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Everyone’s a Target in Our Pick of the Week

Everyone’s a Target in Our Pick of the Week
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Streaming might be the future, but physical media is still the present. It’s also awesome, depending on the title, the label, and the release, so each week we take a look at the new Blu-rays and DVDs making their way into the world. Welcome to this week in home video!


Pick of the Week

The HuntThe Hunt

What is it? Twelve strangers awake to find they’re being hunted by Liberal elites.

Why see it? It seems like ages ago now, but for a while there this movie was the most controversial thing in the news. It all faded once people saw the film and realized it’s a comedy targeting nearly everyone on the political spectrum, and that’s for the best. The movie is terrific fun with some stellar action and kills running alongside some big laughs and far from subtle skewering. It’s ultimately fairly harmless as its wide blast radius lessens its bite, but that’s to the movie’s benefit and makes for a more broadly entertaining romp.

[Extras: Featurettes]


The Best

Cannery RowCannery Row [Warner Archive]

What is it? John Steinbeck’s classic comes to life on the screen.

Why see it? Most students read The Grapes of Wrath over this Steinbeck novel (or its sequel), and that makes sense as it’s perhaps more relevant to the American journey, but this tale is equally telling about the culture, history, and character of this country. Nick Nolte and Debra Winger take the lead here, and they’re as great as ever as two obstinate personalities trying to make their way their own way and bumping into each along the way. Monterey, CA has changed dramatically since the film’s period (and since its filming), but it’s a beautiful place with a dense history captured in part here.

[Extras: None]

Victor And VictoriaVictor and Victoria

What is it? A female actor pretending to be a man finds her life complicated.

Why see it? Most people know Blake Edwards’ 1982 remake with Julie Andrews, but this original is every bit as entertaining. Sure it’s a bit less saucy — it’s from 1933 people! — but the story, misunderstandings, banter, and romantic comedy remain. We still get plenty of fast talking and quick moving story shenanigans too. It’s a fun look into history, which might just be what the doctor ordered these days.

[Extras: Commentary]

We Summon The DarknessWe Summon the Darkness

What is it? Three friends are caught up in the “Satanic Panic” of the 80s.

Why see it? This is a delightful little slasher/comedy with sharp writing, bloody action, and some truly entertaining performances. The central story turns might not hit every viewer as a surprise, but even when you know what’s coming the film still manages to be a lot of fun. Alexandra Daddario and Maddie Hasson are especially good here.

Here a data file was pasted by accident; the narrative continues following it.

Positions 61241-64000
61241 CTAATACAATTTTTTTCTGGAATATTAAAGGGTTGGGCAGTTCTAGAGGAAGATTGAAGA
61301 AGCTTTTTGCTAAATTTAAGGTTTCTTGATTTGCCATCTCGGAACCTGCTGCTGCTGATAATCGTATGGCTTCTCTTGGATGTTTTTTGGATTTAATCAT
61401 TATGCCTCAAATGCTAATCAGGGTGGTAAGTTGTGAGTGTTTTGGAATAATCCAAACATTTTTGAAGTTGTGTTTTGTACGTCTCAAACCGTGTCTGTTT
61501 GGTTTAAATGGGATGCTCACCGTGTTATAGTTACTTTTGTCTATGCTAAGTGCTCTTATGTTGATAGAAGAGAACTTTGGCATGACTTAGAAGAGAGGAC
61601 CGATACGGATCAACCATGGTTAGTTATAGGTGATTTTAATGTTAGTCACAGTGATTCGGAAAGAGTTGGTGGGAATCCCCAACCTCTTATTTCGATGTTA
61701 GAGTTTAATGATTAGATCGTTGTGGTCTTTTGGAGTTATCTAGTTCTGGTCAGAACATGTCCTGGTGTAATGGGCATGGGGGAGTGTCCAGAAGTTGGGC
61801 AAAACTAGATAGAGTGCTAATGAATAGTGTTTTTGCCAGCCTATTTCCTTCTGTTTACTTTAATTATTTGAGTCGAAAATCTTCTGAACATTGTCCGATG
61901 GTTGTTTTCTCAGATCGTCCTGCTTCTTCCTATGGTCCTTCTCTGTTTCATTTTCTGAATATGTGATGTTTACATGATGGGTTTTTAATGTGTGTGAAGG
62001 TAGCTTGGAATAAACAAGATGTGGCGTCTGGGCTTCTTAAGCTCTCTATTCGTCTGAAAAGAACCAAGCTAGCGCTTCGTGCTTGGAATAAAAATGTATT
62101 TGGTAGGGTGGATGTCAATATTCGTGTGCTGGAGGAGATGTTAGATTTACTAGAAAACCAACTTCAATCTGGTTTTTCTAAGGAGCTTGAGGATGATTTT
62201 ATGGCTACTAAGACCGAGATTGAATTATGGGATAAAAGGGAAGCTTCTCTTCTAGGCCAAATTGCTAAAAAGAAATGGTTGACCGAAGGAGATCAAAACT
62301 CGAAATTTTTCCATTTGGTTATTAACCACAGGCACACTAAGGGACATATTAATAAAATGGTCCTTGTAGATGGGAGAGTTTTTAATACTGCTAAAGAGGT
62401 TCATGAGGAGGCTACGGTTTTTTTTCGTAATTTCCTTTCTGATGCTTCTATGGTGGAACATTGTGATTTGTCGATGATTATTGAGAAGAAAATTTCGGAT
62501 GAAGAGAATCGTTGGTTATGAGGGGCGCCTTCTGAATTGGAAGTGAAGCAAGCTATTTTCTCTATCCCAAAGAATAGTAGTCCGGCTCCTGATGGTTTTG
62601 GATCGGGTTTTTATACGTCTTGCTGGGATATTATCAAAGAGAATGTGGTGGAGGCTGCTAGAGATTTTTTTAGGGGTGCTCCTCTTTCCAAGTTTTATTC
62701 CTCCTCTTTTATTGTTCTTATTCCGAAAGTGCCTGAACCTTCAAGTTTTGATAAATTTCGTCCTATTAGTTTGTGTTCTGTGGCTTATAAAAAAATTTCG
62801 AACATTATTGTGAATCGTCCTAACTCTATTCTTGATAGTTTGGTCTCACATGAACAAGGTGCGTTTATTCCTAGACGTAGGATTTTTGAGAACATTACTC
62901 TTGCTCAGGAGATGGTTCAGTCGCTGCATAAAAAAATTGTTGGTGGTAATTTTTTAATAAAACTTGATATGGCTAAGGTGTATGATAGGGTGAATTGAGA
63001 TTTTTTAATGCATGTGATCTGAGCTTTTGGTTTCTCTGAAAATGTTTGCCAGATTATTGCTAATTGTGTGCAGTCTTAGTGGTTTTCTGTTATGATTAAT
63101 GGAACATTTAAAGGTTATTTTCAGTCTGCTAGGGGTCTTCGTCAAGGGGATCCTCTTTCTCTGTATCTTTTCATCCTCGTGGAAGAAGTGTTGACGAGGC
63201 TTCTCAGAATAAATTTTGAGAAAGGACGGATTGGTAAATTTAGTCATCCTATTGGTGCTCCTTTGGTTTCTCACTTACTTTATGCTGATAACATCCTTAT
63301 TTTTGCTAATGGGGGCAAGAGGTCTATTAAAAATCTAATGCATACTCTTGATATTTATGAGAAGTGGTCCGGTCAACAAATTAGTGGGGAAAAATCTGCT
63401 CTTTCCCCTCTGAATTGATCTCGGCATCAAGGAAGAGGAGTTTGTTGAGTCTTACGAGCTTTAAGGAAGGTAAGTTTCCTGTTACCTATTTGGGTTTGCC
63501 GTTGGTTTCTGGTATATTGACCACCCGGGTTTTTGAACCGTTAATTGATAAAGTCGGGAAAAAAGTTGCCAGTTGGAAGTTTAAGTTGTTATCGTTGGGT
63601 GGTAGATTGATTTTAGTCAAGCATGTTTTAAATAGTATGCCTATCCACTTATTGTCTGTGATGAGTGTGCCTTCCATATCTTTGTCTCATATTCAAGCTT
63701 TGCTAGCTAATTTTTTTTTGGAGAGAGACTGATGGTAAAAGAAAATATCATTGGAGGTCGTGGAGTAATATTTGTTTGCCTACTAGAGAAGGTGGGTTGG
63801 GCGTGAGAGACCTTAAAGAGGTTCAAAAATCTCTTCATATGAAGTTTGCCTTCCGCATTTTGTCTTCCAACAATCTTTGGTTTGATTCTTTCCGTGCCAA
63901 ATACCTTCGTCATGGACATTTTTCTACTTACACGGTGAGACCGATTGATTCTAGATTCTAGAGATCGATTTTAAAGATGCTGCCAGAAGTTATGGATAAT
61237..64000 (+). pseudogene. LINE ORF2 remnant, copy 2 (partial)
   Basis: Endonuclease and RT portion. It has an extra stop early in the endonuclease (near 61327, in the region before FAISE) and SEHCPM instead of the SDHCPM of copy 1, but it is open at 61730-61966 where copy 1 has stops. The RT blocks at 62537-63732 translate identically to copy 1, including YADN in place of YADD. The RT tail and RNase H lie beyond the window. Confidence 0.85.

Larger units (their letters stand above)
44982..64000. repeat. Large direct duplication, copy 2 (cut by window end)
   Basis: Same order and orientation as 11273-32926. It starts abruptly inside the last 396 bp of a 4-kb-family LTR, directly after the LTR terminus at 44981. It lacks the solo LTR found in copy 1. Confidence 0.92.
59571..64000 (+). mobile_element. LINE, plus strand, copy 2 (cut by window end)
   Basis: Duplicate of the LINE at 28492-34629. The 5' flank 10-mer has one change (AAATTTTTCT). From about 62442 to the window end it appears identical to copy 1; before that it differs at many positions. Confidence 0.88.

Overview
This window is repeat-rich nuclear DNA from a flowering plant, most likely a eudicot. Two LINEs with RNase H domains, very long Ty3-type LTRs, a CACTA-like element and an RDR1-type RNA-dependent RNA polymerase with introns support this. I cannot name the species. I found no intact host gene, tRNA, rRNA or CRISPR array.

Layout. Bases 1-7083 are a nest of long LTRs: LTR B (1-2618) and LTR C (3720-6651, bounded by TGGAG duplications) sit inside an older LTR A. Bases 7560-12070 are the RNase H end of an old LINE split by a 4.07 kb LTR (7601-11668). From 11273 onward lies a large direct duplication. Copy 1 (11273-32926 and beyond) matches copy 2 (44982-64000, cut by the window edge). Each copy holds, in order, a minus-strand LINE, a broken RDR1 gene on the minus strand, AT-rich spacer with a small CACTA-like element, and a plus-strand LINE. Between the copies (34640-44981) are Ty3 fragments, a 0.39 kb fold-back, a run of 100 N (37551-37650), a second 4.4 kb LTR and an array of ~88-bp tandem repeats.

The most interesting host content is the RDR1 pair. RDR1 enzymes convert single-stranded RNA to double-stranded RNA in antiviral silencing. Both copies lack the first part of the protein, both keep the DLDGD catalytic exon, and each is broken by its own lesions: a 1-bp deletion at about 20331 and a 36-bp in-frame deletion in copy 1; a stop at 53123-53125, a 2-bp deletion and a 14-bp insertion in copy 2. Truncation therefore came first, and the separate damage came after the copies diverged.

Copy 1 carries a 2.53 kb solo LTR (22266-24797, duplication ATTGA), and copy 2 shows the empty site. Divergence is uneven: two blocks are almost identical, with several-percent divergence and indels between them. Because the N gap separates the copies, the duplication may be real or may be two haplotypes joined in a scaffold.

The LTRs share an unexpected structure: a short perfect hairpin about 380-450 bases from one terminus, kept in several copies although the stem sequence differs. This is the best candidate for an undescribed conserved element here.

[Extras: Featurette, commentary]


The Rest

A Deadly Place – 10 Frightening Films

What is it? A collection of ten horror films.

Why see it? Any collection that includes 1977’s Day of the Animals can’t be all bad, and that’s where this one lands. The rest of the movies will probably be fairly new to most viewers and feature some familiar faces including Fred Ward, Meg Foster, and Catherine Bach — hell, Norman Fell stars in two of them! — but while there are some miscellaneous thrills to be had the bulk of the movies are on here for a reason. Tread appropriately.

[Extras: None]

The H ManThe H Man / Battle in Outer Space

What is it? Two films from Ishiro Honda.

Why see it? The H Man sees a poor sap turned into a monster after being exposed to nuclear radiation, and soon he’s turning others into goop. There are some cool (but cheap) genre beats here as the sci-fi/horror elements take center stage, but there’s also a lot of down time. Still, it’s an intriguing commentary all the same. Battle in Outer Space is more straightforward sci-fi with plenty of space battles — duh — particularly in its back half. The effects are obviously dated, but they work through a combination of miniatures, optical work, and pacing.

[Extras: Japanese and US versions of both, commentary]

Sweating Bullets – 10 Action Films

What is it? A collection of ten action movies.

Why see it? Like the horror collection above, this is a set of mostly disposable action movies — the bulk from the 90s — but there’s fun to be had for fans. Known actors including Sandra Bullock, Mickey Rourke, Steve Buscemi, and Anthony Michael Hall are here alongside generic titles like Fatal Combat, Fugitive Rage, Maximum Revenge, and Rapid Assault. They’re late-night cable fare, and that’s not a bad thing.

[Extras: None]

White Crane ChroniclesWhite Crane Chronicles

What is it? Kung Fu Killer and its sequel under one roof.

Why see it? The reuniting of David Carradine and Daryl Hannah is the main draw in these films, and if that’s not enough for you there’s really not much else. There’s action and intrigue, to be sure, but underwhelming choreography and a television movie budget don’t help matters. Fans of the actors will be well-served, though, especially by Carradine who does much of his own action (albeit fairly slowly).

[Extras: None]


Also out this week:

Advocate, Al Adamson: The Masterpiece Collection, Film Noir: The Dark Side of Cinema III [KL Studio Classics], An Unmarried Woman [Criterion Collection]



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